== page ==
By: Lakeview Health
You probably began drinking and doing drugs to help you cope with your low self-esteem or to be more social. Although you might have felt good for a fleeting moment, as soon as the buzz or high wore off, you were even lower than before. Alcohol and drugs takes a toll on self-esteem. The more you use, the worse you feel about yourself. Now that you are in recovery, you realize you don’t have alcohol and drugs as a crutch and must address your low self-esteem.
5 Tips to Improving your Self-Esteem
You learn in rehab that self-esteem is important to maintain your mental health and well-being. Improving your self-esteem helps your recovery and reduces the chances of relapsing. Knowing how to how to raise your self-esteem is a useful tool in recovery.
- Think positive – Using thought stopping (literally saying “stop!” when a negative thought comes into your head) and reframing (flipping it to the positive) helps you break the habit of thinking negatively and helps you see the bright side of things.
- Embrace your strengths – List all the good qualities you have, whether you are a good listener, kind to others, a good cook; they’re all important!
- Set realistic goals and work toward them – When you set a goal and achieve it, you feel accomplished. Set goals you know you can achieve and work hard to achieve them. Don’t be afraid to ask for help.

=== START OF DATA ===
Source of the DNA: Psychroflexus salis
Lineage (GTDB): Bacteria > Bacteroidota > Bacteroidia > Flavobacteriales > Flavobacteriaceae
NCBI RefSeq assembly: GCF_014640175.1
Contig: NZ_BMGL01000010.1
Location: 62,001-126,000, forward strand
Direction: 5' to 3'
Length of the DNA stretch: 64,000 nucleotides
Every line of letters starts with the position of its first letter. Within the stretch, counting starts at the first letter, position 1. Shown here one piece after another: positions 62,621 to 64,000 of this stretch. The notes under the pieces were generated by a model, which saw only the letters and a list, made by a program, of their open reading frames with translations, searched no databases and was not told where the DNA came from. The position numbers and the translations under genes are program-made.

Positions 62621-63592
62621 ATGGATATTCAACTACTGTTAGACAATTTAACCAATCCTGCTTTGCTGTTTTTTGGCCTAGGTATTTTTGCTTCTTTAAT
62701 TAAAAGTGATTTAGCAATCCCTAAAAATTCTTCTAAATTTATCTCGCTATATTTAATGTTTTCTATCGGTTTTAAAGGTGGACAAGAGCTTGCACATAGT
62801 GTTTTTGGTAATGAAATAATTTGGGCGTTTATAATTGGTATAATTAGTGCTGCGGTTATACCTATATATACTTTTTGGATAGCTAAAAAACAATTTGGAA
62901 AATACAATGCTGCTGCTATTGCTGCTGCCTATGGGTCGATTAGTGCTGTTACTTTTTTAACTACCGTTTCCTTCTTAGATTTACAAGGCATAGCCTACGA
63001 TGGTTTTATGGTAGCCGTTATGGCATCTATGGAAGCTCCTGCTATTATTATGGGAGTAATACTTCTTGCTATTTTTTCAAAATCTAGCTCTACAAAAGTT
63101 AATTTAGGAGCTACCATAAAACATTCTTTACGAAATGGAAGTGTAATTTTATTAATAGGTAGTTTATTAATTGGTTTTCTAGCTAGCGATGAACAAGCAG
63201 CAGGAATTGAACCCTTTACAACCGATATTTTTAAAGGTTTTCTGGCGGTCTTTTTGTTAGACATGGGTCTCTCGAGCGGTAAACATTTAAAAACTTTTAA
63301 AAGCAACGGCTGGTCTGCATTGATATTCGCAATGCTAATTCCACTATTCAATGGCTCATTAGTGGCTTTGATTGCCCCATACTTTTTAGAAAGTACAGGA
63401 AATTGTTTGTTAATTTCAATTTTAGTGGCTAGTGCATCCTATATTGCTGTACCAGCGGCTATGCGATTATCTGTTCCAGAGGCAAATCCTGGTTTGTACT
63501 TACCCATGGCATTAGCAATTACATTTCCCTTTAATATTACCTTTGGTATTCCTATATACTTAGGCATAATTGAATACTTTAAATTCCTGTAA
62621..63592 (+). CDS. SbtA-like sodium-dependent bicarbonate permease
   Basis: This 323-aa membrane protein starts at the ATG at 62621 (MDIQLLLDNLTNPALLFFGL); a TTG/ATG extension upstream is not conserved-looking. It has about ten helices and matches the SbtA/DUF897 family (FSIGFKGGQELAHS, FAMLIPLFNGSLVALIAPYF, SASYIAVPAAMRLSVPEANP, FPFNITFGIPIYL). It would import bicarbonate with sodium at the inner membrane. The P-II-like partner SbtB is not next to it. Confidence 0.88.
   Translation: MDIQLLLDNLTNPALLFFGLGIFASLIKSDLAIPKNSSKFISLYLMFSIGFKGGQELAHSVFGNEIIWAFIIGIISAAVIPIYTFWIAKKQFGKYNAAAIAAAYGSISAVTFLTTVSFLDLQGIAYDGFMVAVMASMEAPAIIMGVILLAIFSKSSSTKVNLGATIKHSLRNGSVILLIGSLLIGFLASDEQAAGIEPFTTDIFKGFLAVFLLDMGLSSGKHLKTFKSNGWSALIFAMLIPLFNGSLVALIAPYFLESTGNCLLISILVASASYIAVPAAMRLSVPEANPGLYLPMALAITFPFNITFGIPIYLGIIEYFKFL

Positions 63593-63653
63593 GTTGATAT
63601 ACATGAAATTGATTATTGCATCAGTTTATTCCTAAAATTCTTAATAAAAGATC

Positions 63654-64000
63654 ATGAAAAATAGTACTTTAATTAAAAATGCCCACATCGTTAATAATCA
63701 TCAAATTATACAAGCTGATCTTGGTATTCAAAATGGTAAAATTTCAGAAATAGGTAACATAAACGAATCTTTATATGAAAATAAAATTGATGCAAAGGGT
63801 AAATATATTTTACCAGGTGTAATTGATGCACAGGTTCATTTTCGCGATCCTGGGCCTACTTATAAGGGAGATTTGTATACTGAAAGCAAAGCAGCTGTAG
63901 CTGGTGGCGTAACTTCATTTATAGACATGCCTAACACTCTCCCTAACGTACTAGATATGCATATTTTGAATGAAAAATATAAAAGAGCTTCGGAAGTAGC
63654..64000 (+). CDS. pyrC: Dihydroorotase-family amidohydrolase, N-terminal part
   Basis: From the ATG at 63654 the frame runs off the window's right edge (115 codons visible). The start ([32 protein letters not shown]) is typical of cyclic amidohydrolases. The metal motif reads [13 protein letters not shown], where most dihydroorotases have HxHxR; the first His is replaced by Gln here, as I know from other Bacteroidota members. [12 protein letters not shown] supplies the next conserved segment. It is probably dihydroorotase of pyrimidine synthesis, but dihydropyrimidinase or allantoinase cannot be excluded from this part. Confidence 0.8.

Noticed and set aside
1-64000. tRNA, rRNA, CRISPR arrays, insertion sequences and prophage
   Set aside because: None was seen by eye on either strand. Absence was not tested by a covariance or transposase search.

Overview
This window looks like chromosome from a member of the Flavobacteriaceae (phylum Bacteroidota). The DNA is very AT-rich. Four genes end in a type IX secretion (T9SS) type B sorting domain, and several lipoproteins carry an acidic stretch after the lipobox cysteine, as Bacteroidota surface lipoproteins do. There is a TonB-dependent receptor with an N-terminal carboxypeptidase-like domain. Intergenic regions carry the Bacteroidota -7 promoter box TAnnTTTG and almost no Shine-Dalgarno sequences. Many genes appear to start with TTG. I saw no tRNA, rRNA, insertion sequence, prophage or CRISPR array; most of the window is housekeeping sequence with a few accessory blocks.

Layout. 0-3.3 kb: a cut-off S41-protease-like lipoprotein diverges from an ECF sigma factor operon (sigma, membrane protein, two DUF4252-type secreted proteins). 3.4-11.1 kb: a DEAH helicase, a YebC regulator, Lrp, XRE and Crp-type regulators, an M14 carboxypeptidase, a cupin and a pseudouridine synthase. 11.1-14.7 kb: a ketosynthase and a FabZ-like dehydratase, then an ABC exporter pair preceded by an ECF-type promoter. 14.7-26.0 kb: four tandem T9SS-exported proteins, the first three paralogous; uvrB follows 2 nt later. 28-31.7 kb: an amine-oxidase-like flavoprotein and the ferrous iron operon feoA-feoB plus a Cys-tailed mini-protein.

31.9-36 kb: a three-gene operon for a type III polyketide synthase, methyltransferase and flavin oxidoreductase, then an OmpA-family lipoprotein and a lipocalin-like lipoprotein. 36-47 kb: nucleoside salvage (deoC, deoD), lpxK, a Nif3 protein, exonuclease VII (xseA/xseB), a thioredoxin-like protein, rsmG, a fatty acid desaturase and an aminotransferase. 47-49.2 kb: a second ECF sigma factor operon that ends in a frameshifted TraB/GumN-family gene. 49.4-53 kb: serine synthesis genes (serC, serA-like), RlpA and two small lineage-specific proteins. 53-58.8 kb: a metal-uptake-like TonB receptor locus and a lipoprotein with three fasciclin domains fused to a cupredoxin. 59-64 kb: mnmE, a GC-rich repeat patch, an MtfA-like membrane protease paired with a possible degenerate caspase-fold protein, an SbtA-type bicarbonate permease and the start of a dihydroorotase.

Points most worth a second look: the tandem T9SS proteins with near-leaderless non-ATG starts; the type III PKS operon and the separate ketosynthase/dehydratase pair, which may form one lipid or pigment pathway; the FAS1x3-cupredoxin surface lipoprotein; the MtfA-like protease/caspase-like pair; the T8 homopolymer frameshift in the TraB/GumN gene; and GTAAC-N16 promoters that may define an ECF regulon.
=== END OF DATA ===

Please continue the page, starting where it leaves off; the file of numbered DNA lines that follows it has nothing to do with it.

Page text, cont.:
- Volunteer – Helping others gives you a sense of fulfillment, which in turns raises your self-esteem.
- Don’t compare – Everyone has their own strengths and weaknesses. Some people might be at a different point in their recovery or in their life. Comparing yourself and your progress to others hurts you. Embrace and celebrate your progress and don’t worry about other people.
Lakeview understands the difficulty you will have when going to your first social outings in recovery without using drugs or alcohol. That is why our drug rehab center teaches you how to deal with life’s situations without using. We know the importance of understanding addiction from experience. Our admission counselors all have personal experience with addiction and recovery so we can understand you better. Call admissions 24/7 at 866.704.7692 for questions about addiction, detox and rehab services we offer.